Sidney resident Judy Beinder takes a break on the waterfront. She’s the winner of the Hearts of the Community Award for overall service to the community.

Sidney resident Judy Beinder takes a break on the waterfront. She’s the winner of the Hearts of the Community Award for overall service to the community.

Making the Peninsula a better place

Judy Beinder wins the overall service to the community award at the 2012 Hearts of the Community Awards on Feb. 16

Variety is the spice of life for one Peninsula volunteer.

Judy Beinder holds her eight-year volunteer position with Sidney Sendial program at Thrifty Foods, she’s done voluntary peer counselling for five years, and three year stints with Best Babies and Woodwynn Farm.

She offered her home for a garage sale to raise funds for scholarships through the Canadian Federation of University Women Saanich Peninsula and served as president for the group for two years.

“I volunteer because I really like volunteering. I like giving back,” Beinder said. “I’ve had some advantages and I don’t need anything myself. I have time and I don’t like just sitting around.”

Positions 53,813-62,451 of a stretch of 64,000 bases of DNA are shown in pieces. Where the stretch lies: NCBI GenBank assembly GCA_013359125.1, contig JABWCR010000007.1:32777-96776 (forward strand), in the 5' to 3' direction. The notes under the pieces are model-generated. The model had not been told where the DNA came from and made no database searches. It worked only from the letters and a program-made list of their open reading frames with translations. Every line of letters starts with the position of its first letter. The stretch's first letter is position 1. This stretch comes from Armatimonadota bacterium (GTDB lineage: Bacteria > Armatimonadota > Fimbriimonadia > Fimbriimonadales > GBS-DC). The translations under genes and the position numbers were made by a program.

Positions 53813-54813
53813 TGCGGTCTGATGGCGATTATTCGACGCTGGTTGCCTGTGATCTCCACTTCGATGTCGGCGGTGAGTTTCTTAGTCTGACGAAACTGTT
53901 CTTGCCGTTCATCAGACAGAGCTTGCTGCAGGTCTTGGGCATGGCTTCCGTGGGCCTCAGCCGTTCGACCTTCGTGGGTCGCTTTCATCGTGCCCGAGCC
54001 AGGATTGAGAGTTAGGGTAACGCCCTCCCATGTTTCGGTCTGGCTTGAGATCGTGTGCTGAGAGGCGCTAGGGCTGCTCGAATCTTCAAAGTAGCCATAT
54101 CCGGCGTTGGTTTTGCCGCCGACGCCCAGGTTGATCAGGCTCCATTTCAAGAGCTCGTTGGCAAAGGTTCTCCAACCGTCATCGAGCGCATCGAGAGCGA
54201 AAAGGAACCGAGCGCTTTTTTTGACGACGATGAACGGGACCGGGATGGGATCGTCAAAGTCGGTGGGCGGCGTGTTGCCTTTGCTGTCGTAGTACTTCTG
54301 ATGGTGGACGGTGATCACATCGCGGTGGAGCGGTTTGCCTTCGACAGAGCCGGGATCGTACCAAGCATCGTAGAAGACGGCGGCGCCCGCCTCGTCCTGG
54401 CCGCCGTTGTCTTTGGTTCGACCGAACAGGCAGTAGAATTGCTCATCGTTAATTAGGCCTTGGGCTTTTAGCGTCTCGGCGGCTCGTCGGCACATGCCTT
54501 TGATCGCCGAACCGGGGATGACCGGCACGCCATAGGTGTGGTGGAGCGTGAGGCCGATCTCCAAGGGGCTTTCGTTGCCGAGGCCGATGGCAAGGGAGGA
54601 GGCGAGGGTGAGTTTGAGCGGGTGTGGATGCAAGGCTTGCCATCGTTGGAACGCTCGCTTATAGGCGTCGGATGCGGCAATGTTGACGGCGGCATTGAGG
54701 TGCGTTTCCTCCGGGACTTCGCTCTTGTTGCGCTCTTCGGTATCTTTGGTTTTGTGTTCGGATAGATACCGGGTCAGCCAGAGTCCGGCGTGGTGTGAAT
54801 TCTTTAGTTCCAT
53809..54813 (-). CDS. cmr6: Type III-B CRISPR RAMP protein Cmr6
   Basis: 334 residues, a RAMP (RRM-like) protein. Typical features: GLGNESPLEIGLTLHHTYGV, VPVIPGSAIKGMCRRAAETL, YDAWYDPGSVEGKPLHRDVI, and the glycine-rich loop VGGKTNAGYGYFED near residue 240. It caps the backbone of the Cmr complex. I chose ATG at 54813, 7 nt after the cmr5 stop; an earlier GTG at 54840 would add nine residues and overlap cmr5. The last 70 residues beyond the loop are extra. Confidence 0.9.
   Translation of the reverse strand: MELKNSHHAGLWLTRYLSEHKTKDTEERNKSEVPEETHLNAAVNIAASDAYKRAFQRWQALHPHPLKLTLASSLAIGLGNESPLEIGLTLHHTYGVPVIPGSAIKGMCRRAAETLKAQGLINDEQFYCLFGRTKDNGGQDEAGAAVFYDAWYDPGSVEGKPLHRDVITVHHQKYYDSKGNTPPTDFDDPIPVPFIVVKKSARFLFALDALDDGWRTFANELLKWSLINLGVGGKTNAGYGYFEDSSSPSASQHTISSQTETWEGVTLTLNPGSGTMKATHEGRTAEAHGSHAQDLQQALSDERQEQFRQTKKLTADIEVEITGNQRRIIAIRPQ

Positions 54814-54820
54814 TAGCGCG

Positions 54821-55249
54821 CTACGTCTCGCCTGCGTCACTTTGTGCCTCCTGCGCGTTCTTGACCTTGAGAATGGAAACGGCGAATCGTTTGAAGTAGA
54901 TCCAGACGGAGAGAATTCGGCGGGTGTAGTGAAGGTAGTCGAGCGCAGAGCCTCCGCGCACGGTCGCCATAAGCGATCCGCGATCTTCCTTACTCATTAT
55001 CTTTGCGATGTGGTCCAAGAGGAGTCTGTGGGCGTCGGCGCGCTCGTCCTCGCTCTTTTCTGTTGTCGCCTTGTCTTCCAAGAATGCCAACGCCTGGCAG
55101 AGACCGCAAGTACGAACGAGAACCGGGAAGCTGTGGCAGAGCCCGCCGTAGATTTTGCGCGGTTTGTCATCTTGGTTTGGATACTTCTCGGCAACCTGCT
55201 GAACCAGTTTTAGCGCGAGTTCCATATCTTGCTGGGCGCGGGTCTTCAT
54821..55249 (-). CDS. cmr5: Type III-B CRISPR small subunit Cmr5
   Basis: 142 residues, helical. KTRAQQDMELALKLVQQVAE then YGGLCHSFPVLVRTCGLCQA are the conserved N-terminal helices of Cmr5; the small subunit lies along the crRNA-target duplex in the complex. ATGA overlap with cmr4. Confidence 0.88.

That variety earned Beinder the Hearts of the Community Award for overall service to the community.

“Judy retired in 1998 after a career of teaching with the Saanich school district and began her second career, unpaid, as a volunteer,” said nominator Donna Miller, president of the local CFUW.

“While serving as president of the CFUW for two years, she demonstrated leadership skills by involving members in raising money on International Women’s Day for PEERS [a resource group for sex trade workers].

“Judy’s smiling face and friendly manner are a welcome sight in her various community involvements and her positive attitude and generosity of spirit are valued by all who know her.”

In Seniors Serving Seniors peer counselling program, she got to see first-hand her efforts doing good.

“We had to take a 10 or 12 week course and make a commitment for one year. Well, I did it for three years and really, really enjoyed it,” she said.

“It’s helping seniors, which I am one myself, but I am still an able senior. … Every person I went in with I knew I helped.”

In December, she was forced to cut back in her volunteer hours after a “heart event.” The Sendial program at Sidney Thrifty Foods, where volunteers shop for shut-ins, continues to be on her schedule.

“I really, really enjoy that a lot,” she said. “I guess I’ve always been a helper person.”